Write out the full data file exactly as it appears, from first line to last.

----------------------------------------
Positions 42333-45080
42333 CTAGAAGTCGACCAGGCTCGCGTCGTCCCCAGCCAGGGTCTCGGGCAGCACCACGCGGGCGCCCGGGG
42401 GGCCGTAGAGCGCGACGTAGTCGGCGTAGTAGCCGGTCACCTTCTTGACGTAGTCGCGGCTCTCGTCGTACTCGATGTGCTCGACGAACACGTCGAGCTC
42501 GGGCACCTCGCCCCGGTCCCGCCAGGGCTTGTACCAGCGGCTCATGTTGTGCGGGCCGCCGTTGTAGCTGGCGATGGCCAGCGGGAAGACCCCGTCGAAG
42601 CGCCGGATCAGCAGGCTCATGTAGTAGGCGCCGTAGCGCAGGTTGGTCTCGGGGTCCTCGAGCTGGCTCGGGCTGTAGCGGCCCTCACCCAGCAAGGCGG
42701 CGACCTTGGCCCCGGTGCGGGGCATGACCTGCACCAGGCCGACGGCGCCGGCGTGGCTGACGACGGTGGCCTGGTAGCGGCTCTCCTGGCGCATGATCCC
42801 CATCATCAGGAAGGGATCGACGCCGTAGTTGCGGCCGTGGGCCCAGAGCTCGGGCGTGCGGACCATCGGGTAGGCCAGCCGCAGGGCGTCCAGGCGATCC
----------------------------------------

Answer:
Positions 42333-45080
42333 CTAGAAGTCGACCAGGCTCGCGTCGTCCCCAGCCAGGGTCTCGGGCAGCACCACGCGGGCGCCCGGGG
42401 GGCCGTAGAGCGCGACGTAGTCGGCGTAGTAGCCGGTCACCTTCTTGACGTAGTCGCGGCTCTCGTCGTACTCGATGTGCTCGACGAACACGTCGAGCTC
42501 GGGCACCTCGCCCCGGTCCCGCCAGGGCTTGTACCAGCGGCTCATGTTGTGCGGGCCGCCGTTGTAGCTGGCGATGGCCAGCGGGAAGACCCCGTCGAAG
42601 CGCCGGATCAGCAGGCTCATGTAGTAGGCGCCGTAGCGCAGGTTGGTCTCGGGGTCCTCGAGCTGGCTCGGGCTGTAGCGGCCCTCACCCAGCAAGGCGG
42701 CGACCTTGGCCCCGGTGCGGGGCATGACCTGCACCAGGCCGACGGCGCCGGCGTGGCTGACGACGGTGGCCTGGTAGCGGCTCTCCTGGCGCATGATCCC
42801 CATCATCAGGAAGGGATCGACGCCGTAGTTGCGGCCGTGGGCCCAGAGCTCGGGCGTGCGGACCATCGGGTAGGCCAGCCGCAGGGCGTCCAGGCGATCC